Fiscal regime needs fine-tuning

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The Chamber of Mines has on Wednesday released the State of the Mining Industry Report, Prospects for 2022 which shows increased confidence in the sector’s outlook by mining executives.

The report, which comes out annually, gives an insight into the challenges and prospects for the capital-intensive mining sector – the largest generator of foreign currency for the economy.

According to the report, notable among the positive sentiments include optimism about commodity price outlook, improvement in capacity utilisation and anticipated mineral output growth.

On the negative side, mining executives expect the investment environment to be depressed, characterised by high costs of capital.

The executives anticipate foreign currency constraints and infrastructure deficits to persist in 2022.

They expect the fiscal framework to remain sub-optimal.  This, the executives said, will undermine viability prospects.

The issues include high royalty beneficiation taxes, higher environmental management levies, misaligned Rural District Council charges.

Respondents in the PGMs and lithium sectors bemoaned the current beneficiation framework indicating that most potential investors view it as undermining projects’ net present value and resultantly some investors have rejected potentially viable projects, the report said.

“The PGMs producers indicated that they are currently engaging the government for an optimal PGMs beneficiation framework. Among the key recommendations cited by platinum producers are removal of beneficiation taxes and the introduction of beneficiation incentives to accelerate capital spending on beneficiation in the sector,” the report said.

It said respondents in the lithium sector raised concerns on beneficiation tax on petalite which they reported that they would have fully beneficiated and will be awaiting conversion into final products.

Lithium producers are looking forward to the removal of the tax on the fully beneficiated petalite.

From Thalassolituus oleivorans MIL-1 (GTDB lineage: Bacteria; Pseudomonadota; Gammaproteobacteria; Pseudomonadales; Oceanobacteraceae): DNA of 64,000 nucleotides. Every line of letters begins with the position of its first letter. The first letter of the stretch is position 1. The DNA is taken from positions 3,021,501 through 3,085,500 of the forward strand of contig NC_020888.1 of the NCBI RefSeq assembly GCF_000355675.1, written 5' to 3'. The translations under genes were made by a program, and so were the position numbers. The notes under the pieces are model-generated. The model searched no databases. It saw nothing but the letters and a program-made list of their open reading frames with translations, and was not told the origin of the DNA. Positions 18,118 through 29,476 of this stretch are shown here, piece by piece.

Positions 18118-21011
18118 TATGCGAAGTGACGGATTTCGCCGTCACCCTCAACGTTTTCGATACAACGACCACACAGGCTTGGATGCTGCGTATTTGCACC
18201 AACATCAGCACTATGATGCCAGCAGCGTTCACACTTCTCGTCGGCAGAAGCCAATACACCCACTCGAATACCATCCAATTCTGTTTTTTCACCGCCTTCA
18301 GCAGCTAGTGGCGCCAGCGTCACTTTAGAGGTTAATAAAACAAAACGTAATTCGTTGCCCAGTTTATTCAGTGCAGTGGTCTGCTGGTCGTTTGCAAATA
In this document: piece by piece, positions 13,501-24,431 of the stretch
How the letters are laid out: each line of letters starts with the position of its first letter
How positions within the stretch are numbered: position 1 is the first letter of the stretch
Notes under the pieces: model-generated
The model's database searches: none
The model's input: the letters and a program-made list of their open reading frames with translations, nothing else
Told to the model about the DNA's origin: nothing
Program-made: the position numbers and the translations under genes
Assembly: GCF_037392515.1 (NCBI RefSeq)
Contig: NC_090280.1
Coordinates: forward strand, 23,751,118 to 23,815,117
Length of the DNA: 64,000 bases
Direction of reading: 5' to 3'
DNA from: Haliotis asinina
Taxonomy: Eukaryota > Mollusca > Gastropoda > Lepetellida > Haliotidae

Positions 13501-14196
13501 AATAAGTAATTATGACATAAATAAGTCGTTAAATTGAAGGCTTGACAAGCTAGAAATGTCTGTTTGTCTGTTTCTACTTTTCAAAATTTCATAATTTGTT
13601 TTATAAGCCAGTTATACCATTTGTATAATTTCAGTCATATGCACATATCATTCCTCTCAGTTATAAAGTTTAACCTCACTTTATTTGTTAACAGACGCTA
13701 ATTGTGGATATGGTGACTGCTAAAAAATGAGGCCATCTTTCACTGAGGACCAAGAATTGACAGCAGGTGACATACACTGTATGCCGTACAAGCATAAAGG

Diamond producers said the royalty for diamonds at 10% is still one of the highest in the world and is “undermining the viability of diamond producers”. The executives in the sub-sector expect the government to review the royalty in line with best practices.

That the sector is a key player in the economy cannot be understated and the ball is in the court of fiscal authorities to nurture the mining sector which is the goose that lays the golden eggs.

Mining is one of the key sectors of the economy and its contribution to GDP has been on the increase, reaching 11.8% last year from 6.5% in 2016. The sector is projected to contribute 11.3% to GDP this year.

The sector’s contribution to export receipts is projected at 77% this year from 64% in 2016. The sector surrenders 40% of its export receipts which is used to fund the foreign currency auction system.

Despite the sector’s contribution to the economy, it seems to be getting the short end of the stick from fiscal and monetary authorities.

The government, however, sees the sector hitting US$12bn by 2023 on the back of increased exploration, enhanced investment, capacity building, increased productivity and value addition, among others.

The sector is projected to hit US$4.4bn this year. Critics say the US$12bn target will become a pipedream if Zimbabwe does not address housekeeping issues such as fine-tuning the fiscal regime.

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